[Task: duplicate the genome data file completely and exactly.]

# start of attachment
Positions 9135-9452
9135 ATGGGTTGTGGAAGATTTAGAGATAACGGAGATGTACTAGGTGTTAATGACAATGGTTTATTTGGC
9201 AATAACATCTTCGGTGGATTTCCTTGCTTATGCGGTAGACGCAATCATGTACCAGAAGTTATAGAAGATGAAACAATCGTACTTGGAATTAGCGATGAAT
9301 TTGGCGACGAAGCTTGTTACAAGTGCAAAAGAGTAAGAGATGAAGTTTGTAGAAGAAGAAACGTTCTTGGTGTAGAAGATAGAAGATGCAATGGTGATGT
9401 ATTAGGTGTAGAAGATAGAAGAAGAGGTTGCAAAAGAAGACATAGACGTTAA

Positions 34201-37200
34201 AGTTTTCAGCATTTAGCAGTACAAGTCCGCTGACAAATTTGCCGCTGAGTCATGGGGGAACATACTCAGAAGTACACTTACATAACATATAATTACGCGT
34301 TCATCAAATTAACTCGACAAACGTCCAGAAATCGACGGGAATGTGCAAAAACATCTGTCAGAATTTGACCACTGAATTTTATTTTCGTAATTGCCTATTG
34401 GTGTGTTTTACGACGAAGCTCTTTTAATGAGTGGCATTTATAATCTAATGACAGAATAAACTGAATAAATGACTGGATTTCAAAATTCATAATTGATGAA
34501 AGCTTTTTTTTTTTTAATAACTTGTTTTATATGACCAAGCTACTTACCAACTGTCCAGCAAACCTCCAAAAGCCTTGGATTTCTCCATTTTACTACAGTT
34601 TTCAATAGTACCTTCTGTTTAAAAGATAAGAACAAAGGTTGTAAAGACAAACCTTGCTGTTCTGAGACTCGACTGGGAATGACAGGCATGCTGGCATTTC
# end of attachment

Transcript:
Positions 9135-9452
9135 ATGGGTTGTGGAAGATTTAGAGATAACGGAGATGTACTAGGTGTTAATGACAATGGTTTATTTGGC
9201 AATAACATCTTCGGTGGATTTCCTTGCTTATGCGGTAGACGCAATCATGTACCAGAAGTTATAGAAGATGAAACAATCGTACTTGGAATTAGCGATGAAT
9301 TTGGCGACGAAGCTTGTTACAAGTGCAAAAGAGTAAGAGATGAAGTTTGTAGAAGAAGAAACGTTCTTGGTGTAGAAGATAGAAGATGCAATGGTGATGT
9401 ATTAGGTGTAGAAGATAGAAGAAGAGGTTGCAAAAGAAGACATAGACGTTAA

Positions 34201-37200
34201 AGTTTTCAGCATTTAGCAGTACAAGTCCGCTGACAAATTTGCCGCTGAGTCATGGGGGAACATACTCAGAAGTACACTTACATAACATATAATTACGCGT
34301 TCATCAAATTAACTCGACAAACGTCCAGAAATCGACGGGAATGTGCAAAAACATCTGTCAGAATTTGACCACTGAATTTTATTTTCGTAATTGCCTATTG
34401 GTGTGTTTTACGACGAAGCTCTTTTAATGAGTGGCATTTATAATCTAATGACAGAATAAACTGAATAAATGACTGGATTTCAAAATTCATAATTGATGAA
34501 AGCTTTTTTTTTTTTAATAACTTGTTTTATATGACCAAGCTACTTACCAACTGTCCAGCAAACCTCCAAAAGCCTTGGATTTCTCCATTTTACTACAGTT
34601 TTCAATAGTACCTTCTGTTTAAAAGATAAGAACAAAGGTTGTAAAGACAAACCTTGCTGTTCTGAGACTCGACTGGGAATGACAGGCATGCTGGCATTTC